Wednesday, May 12, 1999
More time won't solve issues of divorceBy Helen Connell -- London Free Press
Three years is how long Justice Minister Anne McLellan says she needs to come up with new rules for determining the fate of children swept up in the pain of divorce.
Take three years or 300 years. It's not enough time for McLellan to the avoid the political minefield this area of law represents.
It's not possible to legislate away the anger and hurt that accompanies the breakdown of a marriage. Politicians cannot craft rules that will stop parents, who claim to love their children more than life itself, from using those same children to bludgeon each other.
That's because in the vast majority of cases, the adults are so blinded by their emotions they are unaware of what it is they are doing to the children. Nothing makes either side feel so righteously vindicated about their decision than a belief that the children are on their side.
To see how big the problem is we didn't need to look any further than the joint Commons-Senate committee that studied the Divorce Act and came up with the list of 48 recommendations McLellan wants to study.
With all the viciousness of warring divorce lawyers, members of this committee sparred with each other and witnesses as they tried to build their own credibility by tearing down the case the opposing side was attempting to build.
Despite all their bickering, some good recommendations came out of this, including the overall theme of doing away with the old notions of custody and access -- and its implied ownership of children -- and replacing it with shared custody. How that nice, polite philosophy translates into people's lives is far more complicated.
For example, it makes sense that both parents have access to medical and school reports. But when there's a problem, how are two people who can't stand to be in the same room together supposed to trust each other enough to come up with potential solutions? Lots of happily married couples can't agree on a unified, consistent approach to these issues.
While the entire emphasis of the committee's report is on the needs of children, parents caught up in a divorce often can't differentiate the needs of their children from their own selfish desire for revenge.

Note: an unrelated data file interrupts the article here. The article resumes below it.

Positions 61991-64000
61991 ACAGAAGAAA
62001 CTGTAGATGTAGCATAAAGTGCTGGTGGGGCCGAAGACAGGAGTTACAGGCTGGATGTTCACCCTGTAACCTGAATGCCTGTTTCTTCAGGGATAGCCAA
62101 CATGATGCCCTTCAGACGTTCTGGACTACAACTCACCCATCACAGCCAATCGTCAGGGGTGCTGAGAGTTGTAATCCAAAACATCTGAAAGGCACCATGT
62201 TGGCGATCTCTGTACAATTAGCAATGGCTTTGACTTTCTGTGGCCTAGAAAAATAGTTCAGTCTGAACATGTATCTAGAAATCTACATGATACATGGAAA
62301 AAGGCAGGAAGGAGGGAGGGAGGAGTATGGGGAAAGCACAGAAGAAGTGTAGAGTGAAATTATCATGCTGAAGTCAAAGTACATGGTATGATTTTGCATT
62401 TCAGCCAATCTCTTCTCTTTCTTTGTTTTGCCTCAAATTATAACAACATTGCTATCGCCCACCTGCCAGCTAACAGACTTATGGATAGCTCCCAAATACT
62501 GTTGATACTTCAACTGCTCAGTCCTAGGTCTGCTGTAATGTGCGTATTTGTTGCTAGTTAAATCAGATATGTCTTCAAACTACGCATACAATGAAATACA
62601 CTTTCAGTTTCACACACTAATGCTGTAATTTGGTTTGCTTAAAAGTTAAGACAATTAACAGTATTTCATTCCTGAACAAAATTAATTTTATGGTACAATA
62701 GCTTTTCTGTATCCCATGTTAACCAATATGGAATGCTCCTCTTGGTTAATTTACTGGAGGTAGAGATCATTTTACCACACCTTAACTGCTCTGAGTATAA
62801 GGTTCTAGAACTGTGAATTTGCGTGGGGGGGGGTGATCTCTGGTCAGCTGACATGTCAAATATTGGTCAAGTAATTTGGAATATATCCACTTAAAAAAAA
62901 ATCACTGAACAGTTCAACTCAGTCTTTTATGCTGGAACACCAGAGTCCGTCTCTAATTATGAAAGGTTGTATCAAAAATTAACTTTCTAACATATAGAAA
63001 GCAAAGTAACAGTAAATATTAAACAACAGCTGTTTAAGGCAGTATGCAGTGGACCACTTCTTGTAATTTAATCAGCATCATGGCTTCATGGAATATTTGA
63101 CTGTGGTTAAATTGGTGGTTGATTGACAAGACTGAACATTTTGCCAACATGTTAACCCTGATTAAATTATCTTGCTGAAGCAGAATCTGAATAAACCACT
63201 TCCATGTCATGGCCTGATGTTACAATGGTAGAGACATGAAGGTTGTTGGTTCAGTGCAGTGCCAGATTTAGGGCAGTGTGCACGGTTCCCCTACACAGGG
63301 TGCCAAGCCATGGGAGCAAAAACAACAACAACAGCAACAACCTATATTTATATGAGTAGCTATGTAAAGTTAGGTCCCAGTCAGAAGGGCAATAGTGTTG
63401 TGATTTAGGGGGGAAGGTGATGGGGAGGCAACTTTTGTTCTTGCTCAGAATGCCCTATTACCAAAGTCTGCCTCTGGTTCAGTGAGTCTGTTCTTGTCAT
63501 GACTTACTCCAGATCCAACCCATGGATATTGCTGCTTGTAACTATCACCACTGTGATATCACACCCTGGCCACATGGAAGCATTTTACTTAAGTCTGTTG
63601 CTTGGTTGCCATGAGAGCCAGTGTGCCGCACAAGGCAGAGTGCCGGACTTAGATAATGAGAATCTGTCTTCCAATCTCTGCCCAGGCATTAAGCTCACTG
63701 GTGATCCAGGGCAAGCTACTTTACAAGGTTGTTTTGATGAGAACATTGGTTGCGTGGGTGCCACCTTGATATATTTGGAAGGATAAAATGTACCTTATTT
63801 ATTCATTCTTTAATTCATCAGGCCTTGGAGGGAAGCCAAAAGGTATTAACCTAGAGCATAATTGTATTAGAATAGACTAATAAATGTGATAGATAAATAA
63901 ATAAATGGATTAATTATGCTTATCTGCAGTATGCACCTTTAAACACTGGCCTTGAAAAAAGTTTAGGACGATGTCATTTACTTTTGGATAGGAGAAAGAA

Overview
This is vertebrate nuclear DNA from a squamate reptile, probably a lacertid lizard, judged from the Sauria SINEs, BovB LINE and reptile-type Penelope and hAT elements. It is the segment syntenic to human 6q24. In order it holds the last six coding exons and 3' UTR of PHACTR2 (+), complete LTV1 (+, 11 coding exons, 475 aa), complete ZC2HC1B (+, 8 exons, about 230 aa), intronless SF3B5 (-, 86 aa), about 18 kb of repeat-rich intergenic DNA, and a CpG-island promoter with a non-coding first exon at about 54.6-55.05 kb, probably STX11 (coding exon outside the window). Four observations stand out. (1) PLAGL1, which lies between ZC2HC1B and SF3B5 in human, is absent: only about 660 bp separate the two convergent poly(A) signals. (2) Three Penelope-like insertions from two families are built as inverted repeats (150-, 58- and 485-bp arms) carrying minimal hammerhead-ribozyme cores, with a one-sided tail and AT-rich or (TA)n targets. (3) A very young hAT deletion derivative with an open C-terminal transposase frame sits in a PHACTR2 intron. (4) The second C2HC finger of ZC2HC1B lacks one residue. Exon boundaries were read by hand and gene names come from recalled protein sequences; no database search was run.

The breakdown of a marriage should not mean a father finds himself suddenly defined as a visitor in the lives of his children. But men who can't accept that their marriage is over cannot be allowed to use shared parenting as a way to cling to, or harass, their wives.
One of the main recommendations in this report recognizes that the rights of grandparents to children should not be cut off by a divorce. But with that right goes the responsibility for grandparents not to use this precious time with these children to bad mouth either spouse or grill the kids for insider information.
There's a recommendation that spouses who intentionally lay false claims of abuse or neglect be prosecuted by the courts. Such laws are already in place, but these are difficult cases to prove. What isn't needed are new laws intended to frighten people from reporting legitimate cases of spousal abuse or child neglect for fear the judge won't believe them.
One problem the committee's report doesn't deal with is parents who battle for access to their children, then don't use it. Perhaps there are no laws that can deal with parents who don't care how children feel, knowing one of their parents doesn't care enough to even show up as they promised.
Many of the report's 48 recommendations centre on providing parents and children caught up in divorce with professional help in addition to what their lawyers offer.
One of the better recommendations requires divorcing parents to take part in a program that looks at divorce through a child's eyes. London's Merrymount Children's Centre offers this course, but relies on lawyers and other professionals donating their time.
Perhaps if couples had easy and affordable access to these experts when they first run into trouble some of them could shore up their crumbling relationships, saving their children the trauma of a divorce.
Politicians don't need more time to study this issue. They only require the political will to set aside battles over power and make children and their families a priority.
Helen Connell is Editor of The London Free Press. Her column appears Wednesdays and Saturdays.
Copyright © 1999 The London Free Press a division of Sun Media Corporation.